The Anointing of the Sick, by which the Church commends the faithful who are dangerously ill to the suffering and glorified Lord in order that He relieve and save them, is conferred by anointing them with oil and pronouncing the words prescribed in the liturgical books. (CIC 998)

Father will anoint those who need the sacrament upon request, whether in urgent need or by mutual convenience: at Mass (especially if the person is to undergo a serious surgery), at the patient’s residence (if homebound), nursing facility or in the hospital (Father Zelonis assists regularly in the spiritual care of Catholics at Lehigh Valley Hospital—Schuylkill).

Illness and suffering have always been among the greatest problems confronted in human life. In illness, man experiences his powerlessness, his limitations, and his finitude. Every illness can make us glimpse death.


Illness can lead to anguish, self-absorption, sometimes even despair and revolt against God. It can also make a person more mature, helping him discern his life what is nonessential so that he can turn toward that which is. Very often illness provokes a search for God and a return to Him. (CCC 1502)

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The experience of illness is that of a privation: the lack of a good that ought to be present but is not, viz., wellness, integrity of body and soul. In general, we know ”something’s not right!”

In his writings and in his very life, Pope St. John Paul II championed “Redemptive Suffering.” Our connectedness in the Mystical Body of Christ—the Church—enables a certain exchange of graces. If the human family can witness together to love, it can do likewise with suffering. While suffering certainly can draw us into ourselves (to a fault!), it can also propel us outward when we strive to offer our sufferings in union with those of our Lord and Savior. In His passion and death, He experienced all human suffering of every person of every place and time. In our pains, inconveniences, and frustrations, we can connect ourselves more intentionally and willingly to Jesus, to cooperate in His work of salvation. We can pray that someone, somewhere, somehow might be assisted by our offering. It will come to pass, though we may never learn of it.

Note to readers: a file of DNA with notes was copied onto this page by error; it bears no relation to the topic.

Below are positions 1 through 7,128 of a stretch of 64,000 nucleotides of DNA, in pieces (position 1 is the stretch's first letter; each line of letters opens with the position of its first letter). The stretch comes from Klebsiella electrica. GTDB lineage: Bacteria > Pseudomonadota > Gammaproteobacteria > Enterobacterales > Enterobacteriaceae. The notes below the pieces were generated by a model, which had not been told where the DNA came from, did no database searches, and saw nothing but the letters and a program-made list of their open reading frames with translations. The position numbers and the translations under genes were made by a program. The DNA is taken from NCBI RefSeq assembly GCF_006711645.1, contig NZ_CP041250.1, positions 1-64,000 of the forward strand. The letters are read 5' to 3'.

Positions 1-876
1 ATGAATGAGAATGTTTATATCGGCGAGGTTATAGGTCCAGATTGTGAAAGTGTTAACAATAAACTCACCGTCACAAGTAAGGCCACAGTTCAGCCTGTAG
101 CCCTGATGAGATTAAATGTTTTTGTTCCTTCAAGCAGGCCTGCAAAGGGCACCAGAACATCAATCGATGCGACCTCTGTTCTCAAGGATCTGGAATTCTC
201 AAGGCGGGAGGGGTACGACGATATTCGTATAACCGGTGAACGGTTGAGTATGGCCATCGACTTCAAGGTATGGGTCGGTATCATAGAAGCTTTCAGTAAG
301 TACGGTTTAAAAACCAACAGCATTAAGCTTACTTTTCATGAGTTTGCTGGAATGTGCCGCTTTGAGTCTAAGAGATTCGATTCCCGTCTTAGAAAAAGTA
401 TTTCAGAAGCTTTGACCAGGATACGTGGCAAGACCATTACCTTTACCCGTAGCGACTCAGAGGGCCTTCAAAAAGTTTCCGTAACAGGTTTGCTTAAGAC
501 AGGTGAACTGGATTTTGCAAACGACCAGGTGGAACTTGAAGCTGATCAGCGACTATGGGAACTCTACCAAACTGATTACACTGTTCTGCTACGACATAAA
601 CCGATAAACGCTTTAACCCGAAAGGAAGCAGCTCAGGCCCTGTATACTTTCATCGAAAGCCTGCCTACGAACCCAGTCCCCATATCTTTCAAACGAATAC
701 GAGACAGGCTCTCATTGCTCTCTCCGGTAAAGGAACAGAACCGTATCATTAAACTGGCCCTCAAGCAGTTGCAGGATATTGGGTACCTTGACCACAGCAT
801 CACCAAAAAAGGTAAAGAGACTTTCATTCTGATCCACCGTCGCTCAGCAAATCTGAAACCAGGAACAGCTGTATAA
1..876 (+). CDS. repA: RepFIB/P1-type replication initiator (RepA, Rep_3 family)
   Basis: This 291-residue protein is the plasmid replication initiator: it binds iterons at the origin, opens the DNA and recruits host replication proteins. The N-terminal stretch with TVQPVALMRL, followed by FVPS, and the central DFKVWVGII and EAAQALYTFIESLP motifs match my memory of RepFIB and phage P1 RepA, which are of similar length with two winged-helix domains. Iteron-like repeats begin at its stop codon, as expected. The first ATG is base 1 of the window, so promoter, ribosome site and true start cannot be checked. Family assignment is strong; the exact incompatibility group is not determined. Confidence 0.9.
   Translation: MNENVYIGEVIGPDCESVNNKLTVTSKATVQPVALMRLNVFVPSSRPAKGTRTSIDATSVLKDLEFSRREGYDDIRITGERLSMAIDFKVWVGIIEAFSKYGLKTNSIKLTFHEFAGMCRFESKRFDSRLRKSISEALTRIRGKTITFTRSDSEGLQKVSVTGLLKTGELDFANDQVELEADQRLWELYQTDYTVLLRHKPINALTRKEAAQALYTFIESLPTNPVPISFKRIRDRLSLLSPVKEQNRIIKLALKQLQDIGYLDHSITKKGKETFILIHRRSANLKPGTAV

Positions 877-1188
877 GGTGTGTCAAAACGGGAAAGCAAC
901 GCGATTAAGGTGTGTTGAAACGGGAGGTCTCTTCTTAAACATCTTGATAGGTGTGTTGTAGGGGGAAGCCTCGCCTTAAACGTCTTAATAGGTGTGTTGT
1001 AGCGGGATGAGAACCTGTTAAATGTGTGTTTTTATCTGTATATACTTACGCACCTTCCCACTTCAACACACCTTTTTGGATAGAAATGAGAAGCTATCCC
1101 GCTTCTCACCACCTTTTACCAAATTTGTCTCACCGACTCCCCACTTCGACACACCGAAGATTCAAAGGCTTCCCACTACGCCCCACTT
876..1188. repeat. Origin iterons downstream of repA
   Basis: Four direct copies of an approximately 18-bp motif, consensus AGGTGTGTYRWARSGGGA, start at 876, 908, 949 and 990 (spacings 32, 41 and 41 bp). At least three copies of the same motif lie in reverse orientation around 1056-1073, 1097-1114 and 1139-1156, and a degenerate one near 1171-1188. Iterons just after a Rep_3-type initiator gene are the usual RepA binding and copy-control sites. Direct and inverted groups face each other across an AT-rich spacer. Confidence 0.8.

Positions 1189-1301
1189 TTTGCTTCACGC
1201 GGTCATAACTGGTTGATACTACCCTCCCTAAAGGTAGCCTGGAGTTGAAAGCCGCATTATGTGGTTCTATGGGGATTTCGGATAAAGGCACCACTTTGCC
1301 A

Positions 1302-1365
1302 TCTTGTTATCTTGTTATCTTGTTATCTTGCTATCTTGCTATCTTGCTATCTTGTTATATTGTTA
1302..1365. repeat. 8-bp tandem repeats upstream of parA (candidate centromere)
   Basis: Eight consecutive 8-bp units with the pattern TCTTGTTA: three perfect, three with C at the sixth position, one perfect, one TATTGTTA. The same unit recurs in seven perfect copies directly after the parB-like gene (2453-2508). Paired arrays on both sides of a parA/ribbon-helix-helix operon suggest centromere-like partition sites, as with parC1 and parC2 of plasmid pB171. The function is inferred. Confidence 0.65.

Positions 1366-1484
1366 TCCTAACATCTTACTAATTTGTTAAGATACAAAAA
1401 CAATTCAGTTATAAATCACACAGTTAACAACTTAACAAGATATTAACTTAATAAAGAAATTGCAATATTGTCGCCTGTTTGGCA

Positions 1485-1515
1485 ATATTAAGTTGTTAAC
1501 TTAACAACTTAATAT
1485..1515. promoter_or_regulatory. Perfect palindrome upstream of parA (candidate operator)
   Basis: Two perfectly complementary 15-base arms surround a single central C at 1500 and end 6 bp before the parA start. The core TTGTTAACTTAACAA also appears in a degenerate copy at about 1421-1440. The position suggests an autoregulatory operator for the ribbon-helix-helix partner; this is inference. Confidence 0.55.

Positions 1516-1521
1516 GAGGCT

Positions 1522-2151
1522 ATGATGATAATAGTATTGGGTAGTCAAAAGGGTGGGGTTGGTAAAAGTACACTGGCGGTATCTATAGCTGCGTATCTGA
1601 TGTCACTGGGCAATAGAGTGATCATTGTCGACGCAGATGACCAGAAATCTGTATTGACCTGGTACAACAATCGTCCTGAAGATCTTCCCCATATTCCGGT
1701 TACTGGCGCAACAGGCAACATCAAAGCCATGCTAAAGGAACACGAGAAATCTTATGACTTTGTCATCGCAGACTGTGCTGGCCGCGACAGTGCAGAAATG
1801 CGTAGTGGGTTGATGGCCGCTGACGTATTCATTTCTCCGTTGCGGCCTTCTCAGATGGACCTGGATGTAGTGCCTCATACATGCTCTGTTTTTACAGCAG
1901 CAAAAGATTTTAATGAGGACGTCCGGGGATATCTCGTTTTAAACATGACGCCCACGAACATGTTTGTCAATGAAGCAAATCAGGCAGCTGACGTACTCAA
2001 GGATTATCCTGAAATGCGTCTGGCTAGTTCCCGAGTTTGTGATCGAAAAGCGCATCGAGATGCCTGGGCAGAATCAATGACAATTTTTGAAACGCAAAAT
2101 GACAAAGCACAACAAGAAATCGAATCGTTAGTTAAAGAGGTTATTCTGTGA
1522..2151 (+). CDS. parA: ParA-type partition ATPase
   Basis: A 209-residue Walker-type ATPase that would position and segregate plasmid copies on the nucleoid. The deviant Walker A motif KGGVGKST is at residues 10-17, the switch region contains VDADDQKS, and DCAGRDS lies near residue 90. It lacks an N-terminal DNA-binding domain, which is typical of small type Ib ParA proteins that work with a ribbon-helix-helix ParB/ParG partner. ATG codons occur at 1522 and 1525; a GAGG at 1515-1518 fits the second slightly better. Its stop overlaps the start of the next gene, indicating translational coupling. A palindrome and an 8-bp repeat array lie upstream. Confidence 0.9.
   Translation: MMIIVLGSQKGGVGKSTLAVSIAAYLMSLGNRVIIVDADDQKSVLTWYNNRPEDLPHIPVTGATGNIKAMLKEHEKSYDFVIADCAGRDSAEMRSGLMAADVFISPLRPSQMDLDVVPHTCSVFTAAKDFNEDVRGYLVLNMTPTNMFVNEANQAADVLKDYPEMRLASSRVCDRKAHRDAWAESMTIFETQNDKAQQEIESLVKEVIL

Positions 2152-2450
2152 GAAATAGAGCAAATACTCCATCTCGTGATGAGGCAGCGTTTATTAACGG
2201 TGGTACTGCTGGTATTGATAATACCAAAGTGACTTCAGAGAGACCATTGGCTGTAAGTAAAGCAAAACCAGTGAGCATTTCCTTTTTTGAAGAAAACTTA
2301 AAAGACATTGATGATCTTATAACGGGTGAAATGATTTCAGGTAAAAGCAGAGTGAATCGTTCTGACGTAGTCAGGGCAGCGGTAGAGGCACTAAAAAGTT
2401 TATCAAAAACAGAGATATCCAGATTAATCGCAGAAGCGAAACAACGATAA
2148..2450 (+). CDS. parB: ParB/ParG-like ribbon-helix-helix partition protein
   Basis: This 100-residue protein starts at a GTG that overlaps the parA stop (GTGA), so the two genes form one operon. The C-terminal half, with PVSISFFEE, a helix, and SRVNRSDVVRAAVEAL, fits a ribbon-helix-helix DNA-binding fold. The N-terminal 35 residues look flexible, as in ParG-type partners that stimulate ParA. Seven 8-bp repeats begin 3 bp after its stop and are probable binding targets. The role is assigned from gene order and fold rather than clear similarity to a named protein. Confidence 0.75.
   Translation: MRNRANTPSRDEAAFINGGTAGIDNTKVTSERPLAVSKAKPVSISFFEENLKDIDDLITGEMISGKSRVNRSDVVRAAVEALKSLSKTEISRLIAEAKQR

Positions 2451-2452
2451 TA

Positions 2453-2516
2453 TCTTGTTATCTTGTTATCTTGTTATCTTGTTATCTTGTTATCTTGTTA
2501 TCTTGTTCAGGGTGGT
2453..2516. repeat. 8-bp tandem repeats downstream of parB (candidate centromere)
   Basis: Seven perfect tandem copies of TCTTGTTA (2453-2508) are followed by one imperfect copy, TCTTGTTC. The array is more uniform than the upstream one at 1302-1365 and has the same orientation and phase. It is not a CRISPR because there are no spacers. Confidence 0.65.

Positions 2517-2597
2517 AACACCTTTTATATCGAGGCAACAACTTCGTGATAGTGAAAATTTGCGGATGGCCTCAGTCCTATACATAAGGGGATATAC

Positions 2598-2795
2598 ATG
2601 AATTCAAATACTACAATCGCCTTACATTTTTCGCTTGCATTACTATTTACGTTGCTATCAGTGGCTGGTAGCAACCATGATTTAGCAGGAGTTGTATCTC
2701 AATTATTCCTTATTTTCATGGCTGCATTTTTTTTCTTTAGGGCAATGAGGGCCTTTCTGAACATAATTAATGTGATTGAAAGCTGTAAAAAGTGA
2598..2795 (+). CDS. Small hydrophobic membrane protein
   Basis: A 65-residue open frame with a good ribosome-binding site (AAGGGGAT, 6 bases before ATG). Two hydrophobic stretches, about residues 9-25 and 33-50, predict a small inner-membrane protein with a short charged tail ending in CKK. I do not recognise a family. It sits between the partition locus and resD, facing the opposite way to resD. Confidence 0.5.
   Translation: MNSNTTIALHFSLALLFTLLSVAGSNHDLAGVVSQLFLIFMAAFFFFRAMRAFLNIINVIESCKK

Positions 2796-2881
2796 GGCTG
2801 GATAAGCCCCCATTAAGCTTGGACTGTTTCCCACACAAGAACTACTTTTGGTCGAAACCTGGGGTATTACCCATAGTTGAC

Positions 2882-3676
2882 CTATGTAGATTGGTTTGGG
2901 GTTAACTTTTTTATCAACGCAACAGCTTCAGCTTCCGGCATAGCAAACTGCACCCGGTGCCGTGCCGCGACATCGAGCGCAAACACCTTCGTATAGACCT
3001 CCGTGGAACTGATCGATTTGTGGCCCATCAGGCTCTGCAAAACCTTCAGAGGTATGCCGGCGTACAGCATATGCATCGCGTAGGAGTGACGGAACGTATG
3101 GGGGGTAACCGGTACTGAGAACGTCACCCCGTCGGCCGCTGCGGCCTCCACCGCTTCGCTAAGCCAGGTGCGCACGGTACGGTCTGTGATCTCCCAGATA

One of the most noteworthy developments since the Second Vatican Council (1962-1965) occurred in the practice of the Anointing of the Sick. No longer is this sacrament intended solely for the deathbed: when a person is beset by serious illness or the frailty of old age, the time has come to benefit from anointing. It is also generally indicated before any serious surgery that requires general anesthesia.

Ideally, in the case of the terminally and gravely ill, Anointing of the Sick takes place alongside Confession and Viaticum (the presumably final reception of Holy Communion). The trend has been to wait until the patient/family member is “actively dying,” at which point he or she is often unable to make even a general Confession or ingest the Eucharistic species. 

Although the topic of dying is difficult to broach with anyone, let alone a gravely ill person, it can lead to valuable self-reflection (presuming that hasn’t been going on already) and, when necessary, interpersonal healing and reconciliation. Don’t allow fear to unduly delay this graceful activity.

“Their sins will be forgiven” (James 5:15): Anointing of the Sick does forgive venial sins when the recipient is properly disposed to that forgiveness (i.e., sorry). In this life, the forgiveness of mortal sins is reserved to the Sacrament of Penance; amid the need of that forgiveness, Confession is an appropriate complement to Anointing. Be not afraid to do the work of self-examination and to be open to the grace of repentance that Confession requires!


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